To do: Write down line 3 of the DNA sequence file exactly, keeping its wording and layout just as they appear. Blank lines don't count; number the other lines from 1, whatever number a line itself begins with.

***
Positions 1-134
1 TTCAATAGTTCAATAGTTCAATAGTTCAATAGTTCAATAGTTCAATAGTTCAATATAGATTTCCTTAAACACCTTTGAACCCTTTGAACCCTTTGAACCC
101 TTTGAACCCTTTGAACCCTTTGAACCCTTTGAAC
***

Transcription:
101 TTTGAACCCTTTGAACCCTTTGAACCCTTTGAAC